A Complete Guide to A SD-WAN Solution

In this article, I will discuss why Mobility and Security are critical components of SD-WAN and what you should do to improve your implementation. I will also explain why Data plane encryption is essential. These are some of the most common questions that network engineers are asked when it comes to SD-WAN. Hopefully, this article will help you make an informed decision on SD-WAN for your company.

Mobility is a must-have component of SD-WAN.

As more applications move to the cloud, SD-WAN offers many benefits for enterprises and customers. Previously, they used MPLS networking to connect branch offices to their data centers, but this was problematic because MPLS bottleneck in heavy northbound traffic. The advent of SD-WAN made MPLS networking an outdated solution that provided the flexibility needed to meet today’s mobility needs.

Besides providing high-speed internet access, SD-WANs also offer failover and redundancy features to help organizations minimize the costs of managing the network. For example, SD-WANs must support a centralized management portal, enabling administrators to provision new sites, monitor rapidly, resolve issues, and provide proactive alerting. Likewise, they must be compatible with existing MPLS connections. Therefore, mobility should be a top priority when planning an SD-WAN.

The inclusion of cloud-based computing has made mobility impossible to ignore. Mobility should be a central component of SD-WANs to ensure smooth connectivity. Mobility must be compatible with client software and mobile resources, backed by the same security policies and optimized routing. This way, employees can access and use critical information anytime, anywhere. Mobility is a boon for enterprises and mobile users. Mobility also makes connections more interactive.

Security is a must-have component of SD-WAN.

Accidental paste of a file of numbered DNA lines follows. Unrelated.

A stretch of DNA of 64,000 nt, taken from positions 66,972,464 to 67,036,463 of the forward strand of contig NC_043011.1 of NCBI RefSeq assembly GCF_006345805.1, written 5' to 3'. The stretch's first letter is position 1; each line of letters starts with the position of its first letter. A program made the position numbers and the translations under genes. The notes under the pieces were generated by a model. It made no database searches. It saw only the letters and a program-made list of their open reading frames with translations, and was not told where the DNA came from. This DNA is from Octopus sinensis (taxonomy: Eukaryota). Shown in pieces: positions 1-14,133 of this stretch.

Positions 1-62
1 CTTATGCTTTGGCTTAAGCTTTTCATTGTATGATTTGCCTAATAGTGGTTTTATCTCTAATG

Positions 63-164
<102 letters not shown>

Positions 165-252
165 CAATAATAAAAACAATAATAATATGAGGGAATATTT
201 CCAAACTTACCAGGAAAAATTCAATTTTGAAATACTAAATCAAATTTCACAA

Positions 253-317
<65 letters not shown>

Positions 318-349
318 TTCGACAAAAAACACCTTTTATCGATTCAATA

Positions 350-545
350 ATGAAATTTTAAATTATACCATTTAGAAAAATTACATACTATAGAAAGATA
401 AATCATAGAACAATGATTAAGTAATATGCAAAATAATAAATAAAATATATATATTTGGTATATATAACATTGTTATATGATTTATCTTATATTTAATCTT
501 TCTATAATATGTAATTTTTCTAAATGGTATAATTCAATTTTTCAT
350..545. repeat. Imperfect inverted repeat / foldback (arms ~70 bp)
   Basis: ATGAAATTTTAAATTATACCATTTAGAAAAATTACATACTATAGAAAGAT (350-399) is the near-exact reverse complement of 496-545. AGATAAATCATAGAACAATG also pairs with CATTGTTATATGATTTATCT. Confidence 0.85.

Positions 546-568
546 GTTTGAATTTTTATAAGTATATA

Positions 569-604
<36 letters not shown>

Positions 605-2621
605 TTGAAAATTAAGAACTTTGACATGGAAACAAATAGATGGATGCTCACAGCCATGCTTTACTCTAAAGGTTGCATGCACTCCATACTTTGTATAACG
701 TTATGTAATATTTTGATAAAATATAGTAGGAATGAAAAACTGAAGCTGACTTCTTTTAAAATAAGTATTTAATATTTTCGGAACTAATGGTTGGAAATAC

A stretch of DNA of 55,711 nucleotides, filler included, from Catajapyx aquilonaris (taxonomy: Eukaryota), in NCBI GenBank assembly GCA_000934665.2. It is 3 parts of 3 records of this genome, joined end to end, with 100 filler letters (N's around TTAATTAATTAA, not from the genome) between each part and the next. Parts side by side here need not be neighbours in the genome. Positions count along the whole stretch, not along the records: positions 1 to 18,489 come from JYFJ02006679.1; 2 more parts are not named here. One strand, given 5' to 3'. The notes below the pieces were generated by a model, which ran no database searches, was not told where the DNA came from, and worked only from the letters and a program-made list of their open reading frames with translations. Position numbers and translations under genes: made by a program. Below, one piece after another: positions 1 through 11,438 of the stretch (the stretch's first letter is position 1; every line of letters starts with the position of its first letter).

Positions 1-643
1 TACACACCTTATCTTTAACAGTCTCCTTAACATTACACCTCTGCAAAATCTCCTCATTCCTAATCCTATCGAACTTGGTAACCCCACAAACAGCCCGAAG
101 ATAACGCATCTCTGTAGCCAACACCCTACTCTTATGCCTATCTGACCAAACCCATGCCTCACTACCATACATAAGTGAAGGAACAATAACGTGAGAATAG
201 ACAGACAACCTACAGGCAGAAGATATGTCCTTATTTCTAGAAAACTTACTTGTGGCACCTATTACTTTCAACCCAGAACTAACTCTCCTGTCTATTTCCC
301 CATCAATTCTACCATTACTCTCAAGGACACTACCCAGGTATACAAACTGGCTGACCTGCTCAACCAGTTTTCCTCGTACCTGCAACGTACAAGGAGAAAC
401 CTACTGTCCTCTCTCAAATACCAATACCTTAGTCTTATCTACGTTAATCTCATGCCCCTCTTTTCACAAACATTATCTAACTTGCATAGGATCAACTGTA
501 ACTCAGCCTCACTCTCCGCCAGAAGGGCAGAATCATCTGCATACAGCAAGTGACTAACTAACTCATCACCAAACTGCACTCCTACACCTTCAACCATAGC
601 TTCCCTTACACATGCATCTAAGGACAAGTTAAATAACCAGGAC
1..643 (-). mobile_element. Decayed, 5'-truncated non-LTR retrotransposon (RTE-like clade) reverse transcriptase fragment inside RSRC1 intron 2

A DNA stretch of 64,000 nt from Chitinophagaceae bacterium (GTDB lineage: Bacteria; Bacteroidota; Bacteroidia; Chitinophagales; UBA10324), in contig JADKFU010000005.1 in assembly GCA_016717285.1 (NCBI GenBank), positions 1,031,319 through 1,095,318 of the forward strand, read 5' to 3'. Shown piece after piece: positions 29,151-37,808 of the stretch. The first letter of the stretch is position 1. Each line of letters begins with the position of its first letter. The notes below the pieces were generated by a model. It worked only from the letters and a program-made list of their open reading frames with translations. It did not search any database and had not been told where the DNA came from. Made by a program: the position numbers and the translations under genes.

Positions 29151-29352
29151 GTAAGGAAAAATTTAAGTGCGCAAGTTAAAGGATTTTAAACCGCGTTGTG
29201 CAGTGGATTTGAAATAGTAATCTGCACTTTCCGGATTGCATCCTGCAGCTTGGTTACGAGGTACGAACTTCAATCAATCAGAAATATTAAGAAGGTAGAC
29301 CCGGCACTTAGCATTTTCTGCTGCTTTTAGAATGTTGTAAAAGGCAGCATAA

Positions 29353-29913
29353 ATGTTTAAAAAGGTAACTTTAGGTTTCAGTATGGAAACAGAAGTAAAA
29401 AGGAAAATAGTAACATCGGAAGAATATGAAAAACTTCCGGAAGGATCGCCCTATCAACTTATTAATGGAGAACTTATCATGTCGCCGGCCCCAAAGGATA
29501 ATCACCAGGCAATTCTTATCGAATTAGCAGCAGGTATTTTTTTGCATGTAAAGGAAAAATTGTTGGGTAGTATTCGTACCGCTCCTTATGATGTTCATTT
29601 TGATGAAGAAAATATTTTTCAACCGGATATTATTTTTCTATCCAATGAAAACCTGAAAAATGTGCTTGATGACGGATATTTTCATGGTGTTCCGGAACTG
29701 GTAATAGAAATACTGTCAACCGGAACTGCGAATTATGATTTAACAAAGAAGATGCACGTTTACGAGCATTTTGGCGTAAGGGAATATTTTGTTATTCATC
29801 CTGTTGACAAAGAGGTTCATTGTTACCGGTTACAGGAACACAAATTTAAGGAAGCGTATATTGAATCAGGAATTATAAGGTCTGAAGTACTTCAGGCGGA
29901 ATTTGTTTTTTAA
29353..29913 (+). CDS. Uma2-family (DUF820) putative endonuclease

While traditional WAN provides connectivity between remote offices, it is vulnerable to the proliferation of Internet-borne threats. Moreover, if remote users lack appropriate security controls, you can expose sensitive data. Therefore, a secure device onboarding process is vital for SD-WAN solutions. In addition to being a significant security concern, rogue devices can masquerade as legitimate network devices. Therefore, the first step in setting up security for your SD-WAN solution should include security controls and measures.

For data integrity, ensuring that the Cisco SD-WAN overlay network is secure is critical. DTLS, or Distributed Transport Layer Security, provides control plane integrity. DTLS uses an Advanced Encryption Standard (AES-256) encryption algorithm to encrypt control traffic. Once the authentication process is complete, it is time to test the security of the Cisco SD-WAN overlay network.

A secure SD-WAN solution uses a virtual private network (VPN) to protect sensitive data. It may be used for internal networks as well as the public Internet. By keeping data separated, the risk of information compromise is significantly reduced. In addition, SD-WAN does not require a centralized data center. Therefore, a secure SD-WAN solution does not require a centralized data center, which would increase the cost of maintaining security.

Data plane encryption

An essential component of the Cisco SD-WAN network is the secure control plane, which is based on AES-256-GCM cryptography. The control plane encrypts and validates all of the devices on the network. You can also use it to establish secure data paths. To implement AES-256-GCM encryption, routers generate an AES key for each data path and send it to the vSmart controller via OMP route packets. These packets are similar to IP route updates. They contain the router’s TLOC and AES key, and vSmart controllers place these packets into reachability advertisements.

ESP mimics AH by performing a checksum on every field of a packet. The ESP calculates a checksum using the outer IP header’s payload, inner IP header, and non-mutable fields. The resulting HMAC-SHA1 hash is placed into the last area of the packet. If the checksums match, the box is accepted by the receiving device.

In addition to DTLS, SD-WAN software can also implement DTLS based on the TLS protocol. DTLS provides encryption and authentication while ensuring data integrity. Both TCP and UDP servers are protected by firewalls, which offer excellent protection.

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